Co-Motion Mocha advice sought...
My wife & I used to have a entry-level Trek Tandem that we rode while I was stationed in Hawaii. We really liked it, but sold when we moved. Now, 10 years later, we want to add a tandem to our stable.
We primarily ride mountain bikes on granny-gear-steep technical trails, night riding with lights now in the winter. However we also ride 40-50 miles on the weekends with friend on regular road bikes. My wife always has trouble hanging with me on the road, which always leads to fights, so I need to get back on the tandem and crank when I want and not worry about dropping her.
I'm thinking about a Co-Motion Mocha set-up with flat mtn bike bars and hydraulic disc brakes. We don't race and I'm not concerned about weight. Would like to ride gravel roads some, so that's why I'm leaning towards the 26" tires. Also, my back gives me troubles on my road bike after a few hours, so thinking the flat-bar comfort set-up is the way to go. I was riding my 30#+ full suspensin mtn bike with slick for 50+ miles before I bought my road bike, and liked it for comfort, it just wasn't as fast for my commutes.
Anyways.... Anyone see faults with my thought process?
Captain - 2nd in Command
Sounds like you have thought of everything. Go for it!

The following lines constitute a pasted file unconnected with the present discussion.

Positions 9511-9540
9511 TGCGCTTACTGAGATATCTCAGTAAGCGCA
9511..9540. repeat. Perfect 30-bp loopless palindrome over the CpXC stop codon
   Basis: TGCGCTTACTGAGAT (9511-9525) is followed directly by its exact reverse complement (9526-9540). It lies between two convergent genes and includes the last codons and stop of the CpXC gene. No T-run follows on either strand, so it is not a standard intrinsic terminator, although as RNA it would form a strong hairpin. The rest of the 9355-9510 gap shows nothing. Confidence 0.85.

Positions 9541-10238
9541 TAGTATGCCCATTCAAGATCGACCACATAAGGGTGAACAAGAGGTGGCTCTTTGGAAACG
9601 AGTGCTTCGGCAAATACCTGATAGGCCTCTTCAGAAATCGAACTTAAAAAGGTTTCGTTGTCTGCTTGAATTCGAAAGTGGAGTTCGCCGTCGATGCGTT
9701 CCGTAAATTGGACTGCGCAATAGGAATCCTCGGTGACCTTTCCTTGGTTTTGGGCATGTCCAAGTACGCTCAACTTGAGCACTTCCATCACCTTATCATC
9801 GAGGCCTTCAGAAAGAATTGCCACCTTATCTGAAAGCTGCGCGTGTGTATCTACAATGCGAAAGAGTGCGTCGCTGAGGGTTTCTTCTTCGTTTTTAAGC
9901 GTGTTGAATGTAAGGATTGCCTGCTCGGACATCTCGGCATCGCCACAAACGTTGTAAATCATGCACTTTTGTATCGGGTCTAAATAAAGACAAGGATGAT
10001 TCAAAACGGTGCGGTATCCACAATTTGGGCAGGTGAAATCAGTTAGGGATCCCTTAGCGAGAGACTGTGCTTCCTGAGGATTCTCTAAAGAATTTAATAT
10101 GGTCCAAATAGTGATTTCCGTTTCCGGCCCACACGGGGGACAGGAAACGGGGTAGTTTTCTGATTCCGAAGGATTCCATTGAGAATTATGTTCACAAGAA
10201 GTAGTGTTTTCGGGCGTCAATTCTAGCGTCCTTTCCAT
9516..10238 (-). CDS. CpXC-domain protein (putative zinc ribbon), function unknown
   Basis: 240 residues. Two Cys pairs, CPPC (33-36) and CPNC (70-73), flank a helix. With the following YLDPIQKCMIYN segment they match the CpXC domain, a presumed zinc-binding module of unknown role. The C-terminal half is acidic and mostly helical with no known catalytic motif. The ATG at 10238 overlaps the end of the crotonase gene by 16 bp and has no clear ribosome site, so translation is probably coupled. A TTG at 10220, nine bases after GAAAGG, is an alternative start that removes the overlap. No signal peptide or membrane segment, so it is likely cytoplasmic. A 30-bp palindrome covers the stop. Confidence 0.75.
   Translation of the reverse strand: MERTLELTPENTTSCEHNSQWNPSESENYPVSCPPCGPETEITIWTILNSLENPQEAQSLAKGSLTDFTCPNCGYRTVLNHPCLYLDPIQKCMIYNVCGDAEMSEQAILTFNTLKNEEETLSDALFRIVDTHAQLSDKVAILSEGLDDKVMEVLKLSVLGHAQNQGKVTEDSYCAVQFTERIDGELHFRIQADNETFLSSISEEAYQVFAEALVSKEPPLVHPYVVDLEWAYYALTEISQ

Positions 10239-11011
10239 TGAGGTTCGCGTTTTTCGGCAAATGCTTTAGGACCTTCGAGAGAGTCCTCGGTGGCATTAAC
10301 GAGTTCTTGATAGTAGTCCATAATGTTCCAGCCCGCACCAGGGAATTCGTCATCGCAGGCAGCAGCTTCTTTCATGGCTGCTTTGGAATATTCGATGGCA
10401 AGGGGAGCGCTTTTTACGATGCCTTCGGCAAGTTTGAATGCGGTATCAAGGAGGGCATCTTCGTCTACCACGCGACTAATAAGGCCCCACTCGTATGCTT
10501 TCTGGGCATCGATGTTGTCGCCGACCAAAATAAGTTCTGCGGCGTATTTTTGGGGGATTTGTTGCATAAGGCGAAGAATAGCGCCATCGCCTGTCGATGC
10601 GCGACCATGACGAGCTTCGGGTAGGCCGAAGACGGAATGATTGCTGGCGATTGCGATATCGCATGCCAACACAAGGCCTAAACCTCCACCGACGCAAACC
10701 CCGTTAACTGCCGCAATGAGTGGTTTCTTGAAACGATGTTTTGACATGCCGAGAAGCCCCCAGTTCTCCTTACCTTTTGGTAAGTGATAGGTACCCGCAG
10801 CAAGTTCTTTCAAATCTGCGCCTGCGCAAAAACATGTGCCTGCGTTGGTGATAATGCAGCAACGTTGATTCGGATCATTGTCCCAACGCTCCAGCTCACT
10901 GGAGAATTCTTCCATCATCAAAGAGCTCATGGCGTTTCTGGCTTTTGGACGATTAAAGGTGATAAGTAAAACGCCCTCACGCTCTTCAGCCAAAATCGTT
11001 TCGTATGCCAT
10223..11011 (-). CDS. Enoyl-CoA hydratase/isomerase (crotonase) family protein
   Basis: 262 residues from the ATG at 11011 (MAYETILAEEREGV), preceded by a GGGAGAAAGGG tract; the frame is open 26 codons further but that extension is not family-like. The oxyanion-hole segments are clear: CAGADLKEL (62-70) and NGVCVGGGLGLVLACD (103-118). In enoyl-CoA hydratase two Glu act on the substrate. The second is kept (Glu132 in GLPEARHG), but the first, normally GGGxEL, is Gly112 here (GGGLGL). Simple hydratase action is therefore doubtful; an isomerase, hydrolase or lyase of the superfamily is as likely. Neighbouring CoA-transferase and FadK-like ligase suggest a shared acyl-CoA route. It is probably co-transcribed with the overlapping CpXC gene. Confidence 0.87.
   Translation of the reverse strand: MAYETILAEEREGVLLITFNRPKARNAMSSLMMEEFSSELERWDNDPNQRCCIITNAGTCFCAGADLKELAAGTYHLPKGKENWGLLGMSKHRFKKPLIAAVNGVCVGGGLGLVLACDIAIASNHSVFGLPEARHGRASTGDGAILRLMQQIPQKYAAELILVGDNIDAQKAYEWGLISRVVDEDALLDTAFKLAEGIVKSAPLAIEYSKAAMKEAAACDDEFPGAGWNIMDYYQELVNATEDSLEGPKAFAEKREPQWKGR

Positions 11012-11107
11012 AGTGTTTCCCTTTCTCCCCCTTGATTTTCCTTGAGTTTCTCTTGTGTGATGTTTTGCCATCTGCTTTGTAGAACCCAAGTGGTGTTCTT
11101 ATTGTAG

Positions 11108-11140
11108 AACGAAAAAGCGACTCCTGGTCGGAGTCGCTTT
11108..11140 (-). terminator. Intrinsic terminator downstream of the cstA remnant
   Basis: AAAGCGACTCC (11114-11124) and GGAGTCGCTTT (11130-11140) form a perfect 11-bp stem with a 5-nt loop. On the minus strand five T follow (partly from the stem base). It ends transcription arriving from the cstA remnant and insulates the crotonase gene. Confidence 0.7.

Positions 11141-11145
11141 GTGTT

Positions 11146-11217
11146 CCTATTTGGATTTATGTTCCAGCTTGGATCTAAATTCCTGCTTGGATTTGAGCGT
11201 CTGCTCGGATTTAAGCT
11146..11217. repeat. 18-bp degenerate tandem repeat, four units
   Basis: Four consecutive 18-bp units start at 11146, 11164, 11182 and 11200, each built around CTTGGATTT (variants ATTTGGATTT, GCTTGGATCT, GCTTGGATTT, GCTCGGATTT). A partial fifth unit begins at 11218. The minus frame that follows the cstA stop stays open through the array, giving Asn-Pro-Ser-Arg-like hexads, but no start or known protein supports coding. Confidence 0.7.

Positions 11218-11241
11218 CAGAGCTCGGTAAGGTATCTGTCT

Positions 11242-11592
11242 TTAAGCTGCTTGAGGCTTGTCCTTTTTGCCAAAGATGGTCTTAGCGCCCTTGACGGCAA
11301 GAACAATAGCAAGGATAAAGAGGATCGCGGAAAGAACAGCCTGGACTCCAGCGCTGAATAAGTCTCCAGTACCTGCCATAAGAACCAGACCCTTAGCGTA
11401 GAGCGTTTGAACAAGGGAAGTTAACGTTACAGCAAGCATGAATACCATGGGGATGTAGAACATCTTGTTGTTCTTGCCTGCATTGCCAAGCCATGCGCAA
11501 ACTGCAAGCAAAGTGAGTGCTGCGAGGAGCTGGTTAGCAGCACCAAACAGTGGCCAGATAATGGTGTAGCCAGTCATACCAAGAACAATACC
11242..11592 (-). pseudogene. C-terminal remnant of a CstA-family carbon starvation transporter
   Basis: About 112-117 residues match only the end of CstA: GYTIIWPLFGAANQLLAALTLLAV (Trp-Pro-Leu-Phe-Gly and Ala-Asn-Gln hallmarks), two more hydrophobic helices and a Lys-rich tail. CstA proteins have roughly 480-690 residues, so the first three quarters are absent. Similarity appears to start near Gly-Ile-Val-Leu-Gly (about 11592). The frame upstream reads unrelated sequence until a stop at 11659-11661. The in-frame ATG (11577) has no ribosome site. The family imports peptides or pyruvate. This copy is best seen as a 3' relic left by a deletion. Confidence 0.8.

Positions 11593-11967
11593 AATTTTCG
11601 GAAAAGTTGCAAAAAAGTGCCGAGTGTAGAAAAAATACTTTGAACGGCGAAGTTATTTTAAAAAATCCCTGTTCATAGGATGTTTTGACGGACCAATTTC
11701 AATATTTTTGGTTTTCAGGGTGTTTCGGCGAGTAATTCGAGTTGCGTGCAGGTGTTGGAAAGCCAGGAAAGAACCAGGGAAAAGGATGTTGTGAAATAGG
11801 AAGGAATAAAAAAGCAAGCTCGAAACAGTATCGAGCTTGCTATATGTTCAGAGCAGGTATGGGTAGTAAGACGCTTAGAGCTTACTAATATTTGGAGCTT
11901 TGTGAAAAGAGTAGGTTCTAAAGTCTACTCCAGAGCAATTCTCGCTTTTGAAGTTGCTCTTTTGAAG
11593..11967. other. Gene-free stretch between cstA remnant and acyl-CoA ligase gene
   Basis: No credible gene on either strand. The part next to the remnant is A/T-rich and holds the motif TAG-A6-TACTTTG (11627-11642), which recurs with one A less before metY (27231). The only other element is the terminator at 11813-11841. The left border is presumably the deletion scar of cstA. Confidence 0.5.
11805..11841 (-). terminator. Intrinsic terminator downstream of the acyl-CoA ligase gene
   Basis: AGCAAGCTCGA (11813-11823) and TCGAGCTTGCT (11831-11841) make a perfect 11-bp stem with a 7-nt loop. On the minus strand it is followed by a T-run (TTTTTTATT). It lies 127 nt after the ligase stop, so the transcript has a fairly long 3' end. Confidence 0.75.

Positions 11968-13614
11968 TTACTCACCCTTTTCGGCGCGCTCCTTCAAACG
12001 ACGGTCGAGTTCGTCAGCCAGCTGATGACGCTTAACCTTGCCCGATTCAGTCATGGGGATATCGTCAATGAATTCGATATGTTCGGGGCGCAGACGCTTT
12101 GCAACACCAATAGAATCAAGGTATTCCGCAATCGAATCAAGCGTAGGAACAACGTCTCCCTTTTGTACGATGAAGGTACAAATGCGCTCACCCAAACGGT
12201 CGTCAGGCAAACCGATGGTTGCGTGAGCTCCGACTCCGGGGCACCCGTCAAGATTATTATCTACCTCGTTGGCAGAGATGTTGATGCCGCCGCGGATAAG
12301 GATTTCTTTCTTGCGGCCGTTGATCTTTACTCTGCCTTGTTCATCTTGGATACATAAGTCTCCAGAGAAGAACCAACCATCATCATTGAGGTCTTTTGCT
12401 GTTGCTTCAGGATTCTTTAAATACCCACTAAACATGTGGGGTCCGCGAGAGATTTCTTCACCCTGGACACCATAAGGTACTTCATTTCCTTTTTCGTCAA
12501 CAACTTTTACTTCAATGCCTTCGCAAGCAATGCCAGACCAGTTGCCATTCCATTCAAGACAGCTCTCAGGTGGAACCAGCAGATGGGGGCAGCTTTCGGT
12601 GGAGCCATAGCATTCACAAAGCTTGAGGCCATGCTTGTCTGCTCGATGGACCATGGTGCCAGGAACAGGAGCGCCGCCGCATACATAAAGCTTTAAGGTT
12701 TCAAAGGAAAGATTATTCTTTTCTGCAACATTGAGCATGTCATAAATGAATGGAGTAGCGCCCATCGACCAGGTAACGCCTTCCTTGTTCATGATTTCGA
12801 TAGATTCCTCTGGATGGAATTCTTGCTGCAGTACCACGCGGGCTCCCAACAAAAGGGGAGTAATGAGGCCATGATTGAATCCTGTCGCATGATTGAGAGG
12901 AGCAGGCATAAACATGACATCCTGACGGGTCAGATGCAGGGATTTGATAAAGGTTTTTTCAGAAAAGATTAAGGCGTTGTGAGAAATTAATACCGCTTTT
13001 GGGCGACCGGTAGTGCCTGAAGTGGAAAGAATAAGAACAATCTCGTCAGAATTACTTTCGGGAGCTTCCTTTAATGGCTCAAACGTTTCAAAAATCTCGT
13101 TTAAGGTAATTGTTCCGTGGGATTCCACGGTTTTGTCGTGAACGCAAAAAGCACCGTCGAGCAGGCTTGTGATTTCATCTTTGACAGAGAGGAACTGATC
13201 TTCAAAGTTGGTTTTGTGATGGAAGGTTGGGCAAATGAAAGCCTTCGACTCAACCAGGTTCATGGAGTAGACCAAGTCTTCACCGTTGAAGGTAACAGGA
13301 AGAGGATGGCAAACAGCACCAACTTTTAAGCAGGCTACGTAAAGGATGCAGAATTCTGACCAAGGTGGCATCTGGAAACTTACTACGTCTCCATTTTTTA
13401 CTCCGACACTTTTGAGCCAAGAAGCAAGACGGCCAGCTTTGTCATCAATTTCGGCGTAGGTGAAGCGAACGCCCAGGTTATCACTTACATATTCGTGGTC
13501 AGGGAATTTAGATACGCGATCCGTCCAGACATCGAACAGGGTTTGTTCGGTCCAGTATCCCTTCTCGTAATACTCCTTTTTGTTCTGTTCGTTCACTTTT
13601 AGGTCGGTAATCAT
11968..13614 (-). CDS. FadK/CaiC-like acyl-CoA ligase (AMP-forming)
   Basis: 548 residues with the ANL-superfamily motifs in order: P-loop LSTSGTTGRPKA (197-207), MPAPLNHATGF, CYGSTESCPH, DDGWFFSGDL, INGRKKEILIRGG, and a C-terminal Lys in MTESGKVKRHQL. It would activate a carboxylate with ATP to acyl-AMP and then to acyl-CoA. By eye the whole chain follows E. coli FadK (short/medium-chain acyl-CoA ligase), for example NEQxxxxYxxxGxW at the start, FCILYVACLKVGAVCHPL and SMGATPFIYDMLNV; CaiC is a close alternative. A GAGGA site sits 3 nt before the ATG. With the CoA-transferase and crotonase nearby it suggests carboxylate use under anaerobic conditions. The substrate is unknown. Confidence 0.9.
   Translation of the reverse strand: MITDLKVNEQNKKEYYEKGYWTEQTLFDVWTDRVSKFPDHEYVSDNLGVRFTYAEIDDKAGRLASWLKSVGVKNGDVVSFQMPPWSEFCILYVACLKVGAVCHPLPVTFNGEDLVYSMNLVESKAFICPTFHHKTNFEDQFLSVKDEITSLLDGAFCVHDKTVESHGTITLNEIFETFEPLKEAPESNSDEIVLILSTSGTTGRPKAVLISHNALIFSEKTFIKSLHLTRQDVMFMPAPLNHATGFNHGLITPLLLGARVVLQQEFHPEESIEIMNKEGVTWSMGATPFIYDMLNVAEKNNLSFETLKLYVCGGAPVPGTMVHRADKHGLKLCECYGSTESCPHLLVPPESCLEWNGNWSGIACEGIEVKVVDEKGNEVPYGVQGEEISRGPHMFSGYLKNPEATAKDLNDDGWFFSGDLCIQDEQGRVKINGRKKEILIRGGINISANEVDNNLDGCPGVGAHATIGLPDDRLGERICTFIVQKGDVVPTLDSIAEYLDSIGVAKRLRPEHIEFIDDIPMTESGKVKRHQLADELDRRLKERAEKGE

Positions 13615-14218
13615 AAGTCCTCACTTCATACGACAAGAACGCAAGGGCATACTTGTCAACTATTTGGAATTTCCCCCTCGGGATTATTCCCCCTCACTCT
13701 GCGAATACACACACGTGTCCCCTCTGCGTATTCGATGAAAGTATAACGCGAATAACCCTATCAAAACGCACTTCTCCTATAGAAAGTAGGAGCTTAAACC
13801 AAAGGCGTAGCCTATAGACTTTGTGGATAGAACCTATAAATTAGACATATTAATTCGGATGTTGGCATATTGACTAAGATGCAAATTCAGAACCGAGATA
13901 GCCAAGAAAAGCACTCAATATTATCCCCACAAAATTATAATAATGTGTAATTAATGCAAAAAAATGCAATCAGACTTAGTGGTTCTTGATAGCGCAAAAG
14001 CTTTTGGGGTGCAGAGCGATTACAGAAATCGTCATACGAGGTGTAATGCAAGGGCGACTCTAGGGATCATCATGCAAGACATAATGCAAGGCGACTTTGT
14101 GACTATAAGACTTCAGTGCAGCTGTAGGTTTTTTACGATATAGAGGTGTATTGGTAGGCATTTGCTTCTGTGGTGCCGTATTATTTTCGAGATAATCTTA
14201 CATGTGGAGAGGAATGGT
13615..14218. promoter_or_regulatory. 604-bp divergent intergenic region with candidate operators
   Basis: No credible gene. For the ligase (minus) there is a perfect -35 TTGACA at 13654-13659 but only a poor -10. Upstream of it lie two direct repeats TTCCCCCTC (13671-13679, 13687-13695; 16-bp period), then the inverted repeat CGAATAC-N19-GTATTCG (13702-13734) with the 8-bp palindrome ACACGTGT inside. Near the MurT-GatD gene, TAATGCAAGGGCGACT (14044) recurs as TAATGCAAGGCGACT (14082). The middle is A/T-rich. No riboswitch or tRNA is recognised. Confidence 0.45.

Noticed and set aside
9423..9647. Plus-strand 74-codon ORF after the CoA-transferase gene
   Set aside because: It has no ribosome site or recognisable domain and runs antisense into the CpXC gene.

You'll have to decide on the flatbars - I have my Mocha set up for touring, road bars, panniers/racks, arai drum brake - and tires for gravel and road. Personally I find that most people ride on the top of their bars so that road or flat bars make little difference
I find myself using the drop bars anywhere from 10 to 70% of the time in any particular ride. I use them mainly when facing a head wind, when going down hill trying to pick up momentum, when we need to catch up with someone, and when in a fast pace line. When practicing for or doing a TT I use them 30 to 100% of the time depending on the terrain.
Making a kilometer blurry
I'd reconsider the drop bars. If you get them up high with the right stem, then your hoods can be at flat bar height and reach. The tops will sit you a little more upright, and the drops will lean you lower. The nicest thing about road bars is the number of hand positions. Flat bars have only the grips, bar ends, and the crotch between them. Drop bars have the drops low in front, the drops low in back, the hoods, wrists on hoods, and the tops. The position variation on road bars will help to eliminate fatigue in your hands, and can help with your rump too.